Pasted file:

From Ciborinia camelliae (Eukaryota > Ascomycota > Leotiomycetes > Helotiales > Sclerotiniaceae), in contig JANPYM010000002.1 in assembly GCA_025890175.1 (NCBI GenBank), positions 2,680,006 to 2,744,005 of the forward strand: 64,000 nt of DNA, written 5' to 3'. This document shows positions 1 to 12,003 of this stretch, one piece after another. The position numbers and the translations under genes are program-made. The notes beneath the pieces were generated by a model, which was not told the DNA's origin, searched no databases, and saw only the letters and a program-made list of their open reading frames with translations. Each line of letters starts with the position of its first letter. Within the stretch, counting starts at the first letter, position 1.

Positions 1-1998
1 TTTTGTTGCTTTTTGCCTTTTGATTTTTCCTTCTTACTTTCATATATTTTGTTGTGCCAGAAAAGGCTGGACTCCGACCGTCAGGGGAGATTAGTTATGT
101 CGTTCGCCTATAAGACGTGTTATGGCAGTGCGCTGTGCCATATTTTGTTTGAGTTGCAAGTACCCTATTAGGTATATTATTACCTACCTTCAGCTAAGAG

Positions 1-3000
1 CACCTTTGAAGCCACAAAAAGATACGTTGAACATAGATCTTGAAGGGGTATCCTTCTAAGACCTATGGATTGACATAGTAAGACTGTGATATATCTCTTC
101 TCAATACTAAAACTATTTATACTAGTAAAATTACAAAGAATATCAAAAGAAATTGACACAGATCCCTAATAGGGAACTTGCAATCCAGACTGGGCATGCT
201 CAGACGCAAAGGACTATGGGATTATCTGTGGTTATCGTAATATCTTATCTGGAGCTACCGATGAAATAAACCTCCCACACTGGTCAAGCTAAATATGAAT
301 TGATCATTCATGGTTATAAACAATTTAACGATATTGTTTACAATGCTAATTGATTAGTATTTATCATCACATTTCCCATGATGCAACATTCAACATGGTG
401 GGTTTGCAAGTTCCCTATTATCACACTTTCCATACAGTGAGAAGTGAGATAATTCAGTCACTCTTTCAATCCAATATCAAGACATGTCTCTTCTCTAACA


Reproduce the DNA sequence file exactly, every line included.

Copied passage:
From Ciborinia camelliae (Eukaryota > Ascomycota > Leotiomycetes > Helotiales > Sclerotiniaceae), in contig JANPYM010000002.1 in assembly GCA_025890175.1 (NCBI GenBank), positions 2,680,006 to 2,744,005 of the forward strand: 64,000 nt of DNA, written 5' to 3'. This document shows positions 1 to 12,003 of this stretch, one piece after another. The position numbers and the translations under genes are program-made. The notes beneath the pieces were generated by a model, which was not told the DNA's origin, searched no databases, and saw only the letters and a program-made list of their open reading frames with translations. Each line of letters starts with the position of its first letter. Within the stretch, counting starts at the first letter, position 1.

Positions 1-1998
1 TTTTGTTGCTTTTTGCCTTTTGATTTTTCCTTCTTACTTTCATATATTTTGTTGTGCCAGAAAAGGCTGGACTCCGACCGTCAGGGGAGATTAGTTATGT
101 CGTTCGCCTATAAGACGTGTTATGGCAGTGCGCTGTGCCATATTTTGTTTGAGTTGCAAGTACCCTATTAGGTATATTATTACCTACCTTCAGCTAAGAG

Positions 1-3000
1 CACCTTTGAAGCCACAAAAAGATACGTTGAACATAGATCTTGAAGGGGTATCCTTCTAAGACCTATGGATTGACATAGTAAGACTGTGATATATCTCTTC
101 TCAATACTAAAACTATTTATACTAGTAAAATTACAAAGAATATCAAAAGAAATTGACACAGATCCCTAATAGGGAACTTGCAATCCAGACTGGGCATGCT
201 CAGACGCAAAGGACTATGGGATTATCTGTGGTTATCGTAATATCTTATCTGGAGCTACCGATGAAATAAACCTCCCACACTGGTCAAGCTAAATATGAAT
301 TGATCATTCATGGTTATAAACAATTTAACGATATTGTTTACAATGCTAATTGATTAGTATTTATCATCACATTTCCCATGATGCAACATTCAACATGGTG
401 GGTTTGCAAGTTCCCTATTATCACACTTTCCATACAGTGAGAAGTGAGATAATTCAGTCACTCTTTCAATCCAATATCAAGACATGTCTCTTCTCTAACA